Many teams have them, the player they call “the one”. The kid, probably on the front, that for one reason or another (athletisism and a deep desire to please his mom’s overly bearing boyfriend, Ricky), knows how to run the ball better than most kids know how to breath or eat with a spoon. When the rest of the team is learning to read and tie their shoe, this kid is perfecting their rainbow or studying advanced offensive set-piece techniques.
I get it.
I was fortunate to have two sons that knew how to score. During their first seasons of rec ball, they would average five goals a game. I saw the frustration on the teams that we encountered. That look of hopelessness. They didn’t know what to do.
Then I became a coach and got to live through the experience myself. It made it even worse that my eight-year-old goal scorer wasn’t able to keep the score competitive during our first three games.
When your go-to guy isn’t performing…
It’s a disorienting occasion. It gives the coach emotional feelings that he hasn’t unpacked since his dog died when he was 13.
In our hometown, the fall season is unforgivable. Every game counts towards who gets into the end of the season championship. One loss could knock your team below the minimum points needed to take home the trophy.
My second season I had a defensively soft team. This brought along some serious soul searching. In the beginning of the season, we had two weeks to prepare the team for a double header against two teams with strong runners that could easily score 16 points on a weak defense. We needed a battle plan. We won one of those games and tied the other. Let’s talk about how we did it.
I used to tell my teams this simple statement, it’s a play on the teaching of Sun Tzu’s Art of War. It’s also more inspiring to say it like Morgan Freeman. Here it is:
“If they can’t score, they can’t win.”
This would eventually become the team strategy of my first U12 team, and would take them to the top three of the 25 team league, even without a strong defense.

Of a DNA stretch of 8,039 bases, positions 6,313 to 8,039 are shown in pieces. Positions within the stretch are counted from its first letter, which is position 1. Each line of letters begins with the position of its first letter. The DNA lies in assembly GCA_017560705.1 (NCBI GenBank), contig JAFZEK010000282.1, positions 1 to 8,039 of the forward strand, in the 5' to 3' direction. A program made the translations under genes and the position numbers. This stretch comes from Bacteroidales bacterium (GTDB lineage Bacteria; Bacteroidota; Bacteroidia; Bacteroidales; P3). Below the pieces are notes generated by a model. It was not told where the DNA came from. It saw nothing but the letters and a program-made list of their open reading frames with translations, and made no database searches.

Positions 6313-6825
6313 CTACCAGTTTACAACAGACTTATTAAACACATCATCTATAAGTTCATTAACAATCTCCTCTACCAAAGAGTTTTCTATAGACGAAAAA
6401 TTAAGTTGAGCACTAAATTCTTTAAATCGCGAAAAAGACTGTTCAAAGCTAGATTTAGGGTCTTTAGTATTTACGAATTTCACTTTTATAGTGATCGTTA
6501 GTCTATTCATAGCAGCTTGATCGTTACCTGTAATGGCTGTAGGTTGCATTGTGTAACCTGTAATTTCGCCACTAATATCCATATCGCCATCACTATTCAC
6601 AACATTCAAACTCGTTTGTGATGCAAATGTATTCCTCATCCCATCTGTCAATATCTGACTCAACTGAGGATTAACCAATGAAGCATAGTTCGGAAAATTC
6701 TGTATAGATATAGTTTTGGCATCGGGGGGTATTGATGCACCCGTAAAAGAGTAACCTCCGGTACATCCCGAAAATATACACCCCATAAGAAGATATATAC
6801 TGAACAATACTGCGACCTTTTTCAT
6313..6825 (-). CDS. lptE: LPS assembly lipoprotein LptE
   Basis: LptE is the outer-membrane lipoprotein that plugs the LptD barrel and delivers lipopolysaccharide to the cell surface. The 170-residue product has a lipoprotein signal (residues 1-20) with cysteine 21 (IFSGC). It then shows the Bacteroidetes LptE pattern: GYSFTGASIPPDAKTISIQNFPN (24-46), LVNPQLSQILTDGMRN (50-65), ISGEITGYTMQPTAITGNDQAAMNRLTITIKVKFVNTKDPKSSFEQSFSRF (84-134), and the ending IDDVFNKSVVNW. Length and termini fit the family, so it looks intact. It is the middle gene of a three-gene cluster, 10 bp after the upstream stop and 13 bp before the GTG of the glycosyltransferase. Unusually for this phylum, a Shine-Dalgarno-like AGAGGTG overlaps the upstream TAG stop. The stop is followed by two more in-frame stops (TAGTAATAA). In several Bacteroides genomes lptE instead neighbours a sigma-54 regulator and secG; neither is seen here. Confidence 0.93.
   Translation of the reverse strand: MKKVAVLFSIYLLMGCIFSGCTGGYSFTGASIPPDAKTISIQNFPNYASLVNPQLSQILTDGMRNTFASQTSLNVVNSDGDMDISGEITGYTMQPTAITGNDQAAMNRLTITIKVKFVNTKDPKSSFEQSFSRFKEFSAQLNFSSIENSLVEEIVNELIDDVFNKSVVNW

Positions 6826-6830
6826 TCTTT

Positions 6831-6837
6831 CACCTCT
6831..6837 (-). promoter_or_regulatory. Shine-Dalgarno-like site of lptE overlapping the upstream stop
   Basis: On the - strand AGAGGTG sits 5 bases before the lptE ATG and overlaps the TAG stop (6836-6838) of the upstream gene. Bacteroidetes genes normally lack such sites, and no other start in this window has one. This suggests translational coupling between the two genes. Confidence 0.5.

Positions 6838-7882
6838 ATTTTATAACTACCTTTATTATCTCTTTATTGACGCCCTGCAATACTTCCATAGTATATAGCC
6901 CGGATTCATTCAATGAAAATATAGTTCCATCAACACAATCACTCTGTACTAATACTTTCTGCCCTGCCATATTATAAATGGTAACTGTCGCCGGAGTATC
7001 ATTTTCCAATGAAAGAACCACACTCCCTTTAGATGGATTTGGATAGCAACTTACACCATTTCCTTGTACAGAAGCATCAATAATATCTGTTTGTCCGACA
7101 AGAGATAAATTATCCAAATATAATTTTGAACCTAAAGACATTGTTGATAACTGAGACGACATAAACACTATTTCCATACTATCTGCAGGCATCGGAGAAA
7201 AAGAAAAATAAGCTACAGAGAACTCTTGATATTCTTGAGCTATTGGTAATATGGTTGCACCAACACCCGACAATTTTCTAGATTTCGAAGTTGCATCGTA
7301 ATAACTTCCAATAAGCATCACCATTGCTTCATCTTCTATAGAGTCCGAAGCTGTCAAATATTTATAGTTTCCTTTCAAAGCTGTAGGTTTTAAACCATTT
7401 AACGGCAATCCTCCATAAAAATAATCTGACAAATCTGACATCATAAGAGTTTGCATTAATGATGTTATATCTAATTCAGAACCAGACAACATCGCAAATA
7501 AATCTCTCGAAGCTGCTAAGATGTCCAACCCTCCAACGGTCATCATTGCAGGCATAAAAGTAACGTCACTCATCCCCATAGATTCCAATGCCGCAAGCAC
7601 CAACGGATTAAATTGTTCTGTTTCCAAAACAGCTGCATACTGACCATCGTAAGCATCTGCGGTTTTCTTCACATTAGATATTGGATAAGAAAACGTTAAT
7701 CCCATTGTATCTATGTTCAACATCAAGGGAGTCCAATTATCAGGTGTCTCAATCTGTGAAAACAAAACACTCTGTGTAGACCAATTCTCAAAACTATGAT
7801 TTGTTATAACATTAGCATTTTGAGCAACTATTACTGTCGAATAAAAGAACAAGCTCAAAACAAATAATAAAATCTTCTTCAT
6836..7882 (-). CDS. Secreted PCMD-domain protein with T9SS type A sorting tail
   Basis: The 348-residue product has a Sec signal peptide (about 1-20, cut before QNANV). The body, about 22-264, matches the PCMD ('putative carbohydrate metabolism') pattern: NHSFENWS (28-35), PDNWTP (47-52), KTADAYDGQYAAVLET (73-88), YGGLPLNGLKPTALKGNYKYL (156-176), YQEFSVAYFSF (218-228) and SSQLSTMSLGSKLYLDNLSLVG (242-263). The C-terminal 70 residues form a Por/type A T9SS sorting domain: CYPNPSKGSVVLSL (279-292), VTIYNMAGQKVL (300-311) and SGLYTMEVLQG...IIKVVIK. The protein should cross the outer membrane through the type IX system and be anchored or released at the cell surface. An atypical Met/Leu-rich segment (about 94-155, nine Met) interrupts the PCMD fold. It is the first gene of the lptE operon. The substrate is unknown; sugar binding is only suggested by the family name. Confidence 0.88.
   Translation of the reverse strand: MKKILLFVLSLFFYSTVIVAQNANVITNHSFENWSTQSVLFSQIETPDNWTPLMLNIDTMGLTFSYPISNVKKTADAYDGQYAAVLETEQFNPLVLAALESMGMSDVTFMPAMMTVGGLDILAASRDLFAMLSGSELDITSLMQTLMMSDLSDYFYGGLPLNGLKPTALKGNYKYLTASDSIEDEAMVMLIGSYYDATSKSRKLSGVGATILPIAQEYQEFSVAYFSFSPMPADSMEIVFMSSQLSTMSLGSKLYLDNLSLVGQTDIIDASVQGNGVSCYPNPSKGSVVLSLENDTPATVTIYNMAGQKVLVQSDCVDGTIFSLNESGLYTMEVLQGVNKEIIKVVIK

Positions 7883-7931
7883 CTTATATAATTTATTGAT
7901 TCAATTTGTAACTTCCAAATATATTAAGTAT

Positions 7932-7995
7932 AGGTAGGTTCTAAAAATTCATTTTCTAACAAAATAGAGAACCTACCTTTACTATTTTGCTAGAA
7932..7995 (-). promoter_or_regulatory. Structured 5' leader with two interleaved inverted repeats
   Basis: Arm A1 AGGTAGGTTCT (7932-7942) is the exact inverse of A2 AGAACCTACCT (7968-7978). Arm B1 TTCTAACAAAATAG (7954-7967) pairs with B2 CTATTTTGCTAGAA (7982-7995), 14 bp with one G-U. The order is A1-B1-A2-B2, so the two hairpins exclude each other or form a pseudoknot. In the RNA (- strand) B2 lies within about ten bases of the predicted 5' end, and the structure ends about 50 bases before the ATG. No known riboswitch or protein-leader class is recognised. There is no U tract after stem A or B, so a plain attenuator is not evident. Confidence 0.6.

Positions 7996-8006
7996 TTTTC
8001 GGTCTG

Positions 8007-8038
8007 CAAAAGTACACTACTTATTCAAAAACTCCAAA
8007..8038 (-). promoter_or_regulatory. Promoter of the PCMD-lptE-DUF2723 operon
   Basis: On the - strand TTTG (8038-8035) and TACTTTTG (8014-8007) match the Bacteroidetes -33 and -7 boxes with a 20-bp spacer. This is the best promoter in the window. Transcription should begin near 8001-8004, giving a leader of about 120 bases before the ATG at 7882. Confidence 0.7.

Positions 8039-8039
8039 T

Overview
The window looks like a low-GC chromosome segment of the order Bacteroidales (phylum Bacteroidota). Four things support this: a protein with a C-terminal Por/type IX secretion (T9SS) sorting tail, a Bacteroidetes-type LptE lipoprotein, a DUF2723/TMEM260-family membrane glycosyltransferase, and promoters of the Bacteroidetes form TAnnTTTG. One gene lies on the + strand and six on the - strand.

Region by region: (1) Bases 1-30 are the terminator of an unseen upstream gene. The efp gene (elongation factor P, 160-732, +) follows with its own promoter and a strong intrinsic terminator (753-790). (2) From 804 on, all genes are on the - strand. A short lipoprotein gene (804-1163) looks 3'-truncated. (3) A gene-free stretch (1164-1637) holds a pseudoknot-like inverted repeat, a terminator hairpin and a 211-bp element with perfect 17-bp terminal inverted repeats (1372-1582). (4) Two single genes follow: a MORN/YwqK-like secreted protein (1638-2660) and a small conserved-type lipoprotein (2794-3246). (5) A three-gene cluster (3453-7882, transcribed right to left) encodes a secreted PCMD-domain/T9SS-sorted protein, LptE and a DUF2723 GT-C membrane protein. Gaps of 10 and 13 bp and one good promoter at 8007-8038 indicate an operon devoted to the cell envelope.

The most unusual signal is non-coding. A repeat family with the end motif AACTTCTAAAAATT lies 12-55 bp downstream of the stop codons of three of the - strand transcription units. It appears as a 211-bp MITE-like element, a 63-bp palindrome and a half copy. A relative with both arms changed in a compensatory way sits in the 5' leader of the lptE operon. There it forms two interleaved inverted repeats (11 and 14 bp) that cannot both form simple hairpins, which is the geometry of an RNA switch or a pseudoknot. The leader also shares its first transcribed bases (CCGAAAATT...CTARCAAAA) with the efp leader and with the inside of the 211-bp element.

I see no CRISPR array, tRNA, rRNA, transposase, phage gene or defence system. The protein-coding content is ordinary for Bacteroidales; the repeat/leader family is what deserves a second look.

So how’d they do it.
It Starts at Practice
Simple problems have simple solutions. Let’s define what a simple problem is:
“A problem that can be resolved in one step.”
Problem: A team that wins because of one talented goal-scorer.
Step 1: Stop the goal-scorer.
If the other coach has put their hope in a team hero, then your focus should be on the libre (athletically-talented person). Odds are, the team’s other players and parents are relying on this one kid too. You can judge this by how many times you hear this kid’s name chanted, yelled, or screamed during a normal game.
So how do we neutralize this kid?
There’s a few options:
- Get him addicted to mind altering drugs. (Too illegal)
- “I’ll break his feaking legs.” (No thanks, cousin Eddie.)
- Tell him his parents refer to him as a mistake and wish they had never had him.
Good Lord, no. Let’s do something simpler.
Steps to Beating the Runner
What you’ll need: At least one fast runner/dribbler. We used to use our strikers and the neighborhood kids.
Step 1: Line up your team in their standard formation
Step 2. Run the ball handler from one goal to the other against your whole team.
If you have more than one runner to use. As soon as one runner is shut down, start the next one.
Step 3. Rinse and Repeat.
It’s that simple. Strengths are built through repetitions. We ran this drill for multiple practices and made it a focus for at least two. If you can train your team to shut down the super star. Then coaches that rely on this player will be forced to look elsewhere, and sometimes they have nowhere else to go.
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Father of four boys, married to one wife, coaching enthusiast, and fiction/non-fiction author.
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